The Invisible People - Would You Notice If One Of Your Relatives Was Homeless?

When I first saw this video, I wanted to scream, “THIS!! THIS!! THIS IS WHAT I’VE BEEN TRYING TO TELL PEOPLE FOR THE PAST FIVE YEARS!!”

Have you seen it yet? It’s the brain child of New York City Rescue Mission (more information can be found at ) and it drives home the message I’ve been trying to get people to understand in every post of this blog. These are human beings. They like music, they dreamed of being ballerinas when they were little girls. The homeless people you ignore on the street every day are somebody’s brother, somebody’s mother, someone’s cousin, daughter, childhood best friend. What if that homeless person sitting on the street – yeah, that one you uncomfortably looked away from as you side step their outstretched legs – was one of your relatives?

Please, please. Watch this video. Share this video. Notice the people around you – really see them and acknowledge them with kindness! Being treated day after day after day as if you’re invisible in a city of millions of people is a terrible thing and no one deserves to feel that way.

Help make them visible. Donate to a good cause. Buy a person living on the streets a cup of coffee. Stop a moment and say, “how are you?” and then listen to the answer. You have no idea how much joy you bring to a homeless person’s day just by acknowledging his or her existence with a kind word.

Be the change, my friends… one person at a time.

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  • I have so much respect for y'all at nonprofits trying desperately to convince people to care for others, fighting the "me-first, screw-everybody-else" mentality that has arisen from the consumer economic culture we've had for the past 60 years. It's hard to even score a comment about caring for others, isn't it? You fight the good fight.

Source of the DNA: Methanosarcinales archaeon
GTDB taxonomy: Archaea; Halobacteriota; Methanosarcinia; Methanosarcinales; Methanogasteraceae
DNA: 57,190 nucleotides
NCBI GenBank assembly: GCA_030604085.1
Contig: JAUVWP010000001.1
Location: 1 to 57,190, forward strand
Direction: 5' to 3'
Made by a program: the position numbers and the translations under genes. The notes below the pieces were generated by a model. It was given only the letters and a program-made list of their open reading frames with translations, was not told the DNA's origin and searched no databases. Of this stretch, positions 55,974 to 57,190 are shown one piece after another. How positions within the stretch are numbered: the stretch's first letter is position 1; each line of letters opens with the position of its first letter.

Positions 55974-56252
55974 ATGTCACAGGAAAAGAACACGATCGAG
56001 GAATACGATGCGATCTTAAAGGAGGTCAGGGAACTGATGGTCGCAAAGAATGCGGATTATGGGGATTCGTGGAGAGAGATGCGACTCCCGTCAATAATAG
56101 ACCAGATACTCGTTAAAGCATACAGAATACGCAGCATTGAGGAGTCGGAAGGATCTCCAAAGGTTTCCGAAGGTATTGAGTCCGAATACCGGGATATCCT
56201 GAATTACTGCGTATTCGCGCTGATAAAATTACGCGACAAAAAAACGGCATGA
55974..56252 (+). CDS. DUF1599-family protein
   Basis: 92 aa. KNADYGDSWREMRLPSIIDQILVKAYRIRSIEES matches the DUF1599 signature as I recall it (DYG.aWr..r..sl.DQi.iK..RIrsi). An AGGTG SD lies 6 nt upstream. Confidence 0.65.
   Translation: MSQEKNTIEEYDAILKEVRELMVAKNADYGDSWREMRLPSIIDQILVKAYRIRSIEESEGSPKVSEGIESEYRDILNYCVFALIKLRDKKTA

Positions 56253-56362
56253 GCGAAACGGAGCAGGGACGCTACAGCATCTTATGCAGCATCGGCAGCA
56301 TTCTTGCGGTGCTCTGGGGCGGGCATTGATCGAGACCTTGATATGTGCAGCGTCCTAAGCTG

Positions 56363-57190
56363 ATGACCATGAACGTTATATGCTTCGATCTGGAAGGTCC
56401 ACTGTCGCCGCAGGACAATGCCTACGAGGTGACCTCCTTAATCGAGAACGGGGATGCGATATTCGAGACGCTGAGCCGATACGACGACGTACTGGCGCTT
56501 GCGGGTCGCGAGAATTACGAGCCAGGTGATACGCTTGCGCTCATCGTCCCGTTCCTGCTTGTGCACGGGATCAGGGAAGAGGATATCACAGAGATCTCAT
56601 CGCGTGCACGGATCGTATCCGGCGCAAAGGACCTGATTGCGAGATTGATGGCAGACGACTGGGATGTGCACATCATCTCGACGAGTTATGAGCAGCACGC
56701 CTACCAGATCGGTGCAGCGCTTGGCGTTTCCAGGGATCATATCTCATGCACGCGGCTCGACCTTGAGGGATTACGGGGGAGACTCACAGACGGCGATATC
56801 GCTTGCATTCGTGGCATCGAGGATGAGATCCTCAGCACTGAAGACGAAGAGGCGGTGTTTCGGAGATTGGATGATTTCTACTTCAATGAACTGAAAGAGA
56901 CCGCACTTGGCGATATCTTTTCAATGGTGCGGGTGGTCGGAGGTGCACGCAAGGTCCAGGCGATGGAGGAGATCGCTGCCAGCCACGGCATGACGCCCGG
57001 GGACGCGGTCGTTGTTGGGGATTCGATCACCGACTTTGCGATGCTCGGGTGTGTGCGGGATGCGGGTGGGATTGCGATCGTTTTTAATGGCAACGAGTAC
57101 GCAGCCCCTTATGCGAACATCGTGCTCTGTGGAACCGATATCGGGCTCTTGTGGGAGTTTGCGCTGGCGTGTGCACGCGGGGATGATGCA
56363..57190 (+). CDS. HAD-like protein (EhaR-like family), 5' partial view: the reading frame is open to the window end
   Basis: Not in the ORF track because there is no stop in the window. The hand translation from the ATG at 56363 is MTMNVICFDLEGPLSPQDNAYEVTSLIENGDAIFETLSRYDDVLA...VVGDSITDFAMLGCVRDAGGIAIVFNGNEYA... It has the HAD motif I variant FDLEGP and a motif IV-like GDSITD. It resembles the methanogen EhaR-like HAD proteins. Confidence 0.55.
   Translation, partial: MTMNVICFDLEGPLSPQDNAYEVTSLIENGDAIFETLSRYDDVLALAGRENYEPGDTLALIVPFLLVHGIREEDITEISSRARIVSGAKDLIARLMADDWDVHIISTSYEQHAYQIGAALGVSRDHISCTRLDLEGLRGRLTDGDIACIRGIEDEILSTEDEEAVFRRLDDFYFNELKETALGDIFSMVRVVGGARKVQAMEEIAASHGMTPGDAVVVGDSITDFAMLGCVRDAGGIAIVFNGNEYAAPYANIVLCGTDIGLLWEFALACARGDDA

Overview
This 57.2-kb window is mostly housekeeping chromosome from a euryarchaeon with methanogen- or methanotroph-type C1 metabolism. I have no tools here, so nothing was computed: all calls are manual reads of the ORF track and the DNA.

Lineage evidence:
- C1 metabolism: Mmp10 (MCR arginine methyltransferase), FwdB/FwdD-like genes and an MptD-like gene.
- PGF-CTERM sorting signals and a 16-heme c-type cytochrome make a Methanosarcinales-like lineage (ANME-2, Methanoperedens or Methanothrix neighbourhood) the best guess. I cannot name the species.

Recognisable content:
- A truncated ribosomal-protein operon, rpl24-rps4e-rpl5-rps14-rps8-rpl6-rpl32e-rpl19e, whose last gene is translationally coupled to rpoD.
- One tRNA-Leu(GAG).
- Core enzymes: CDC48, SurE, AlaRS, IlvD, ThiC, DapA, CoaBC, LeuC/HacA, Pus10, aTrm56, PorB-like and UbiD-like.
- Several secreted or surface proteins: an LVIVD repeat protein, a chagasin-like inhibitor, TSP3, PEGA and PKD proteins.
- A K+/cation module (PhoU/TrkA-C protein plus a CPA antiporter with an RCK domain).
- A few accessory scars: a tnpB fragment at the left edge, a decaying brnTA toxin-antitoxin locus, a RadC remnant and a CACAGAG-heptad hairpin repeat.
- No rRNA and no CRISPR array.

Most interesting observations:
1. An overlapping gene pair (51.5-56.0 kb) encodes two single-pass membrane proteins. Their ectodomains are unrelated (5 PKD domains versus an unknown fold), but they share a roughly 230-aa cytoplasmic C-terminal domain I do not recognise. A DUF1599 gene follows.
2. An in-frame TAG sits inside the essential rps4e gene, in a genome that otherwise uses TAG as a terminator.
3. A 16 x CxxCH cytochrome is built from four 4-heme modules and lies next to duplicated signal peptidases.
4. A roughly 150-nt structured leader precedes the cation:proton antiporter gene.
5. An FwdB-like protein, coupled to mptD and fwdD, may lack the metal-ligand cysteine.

• In response to your question, I would most certainly notice, but if the situation were reversed and I had to wait for a relative or neighbor to notice me, I fear the answer would be a resounding no. Many of my friends do not understand why I am willing to stand outside for hours in miserable weather to hawk grocery donations for the food pantry. And even though my family is not well off financially, I am more likely to donate things, gently used clothing and household goods, rather than trying to sell them on Craig's List, Ebay, or a garage sale. The whole dynamic of homelessness is tough, because each case is a unique story, a unique circumstance. The tendency for those how have a home is to assume that those who do not are somehow to blame for their situation, and while that might be true in some cases, it certainly doesn't apply to all. To label all homeless as lacking in motivation is inappropriate at the very least, and to feel superior to them, the worst. "But for the Grace of God, there go I."

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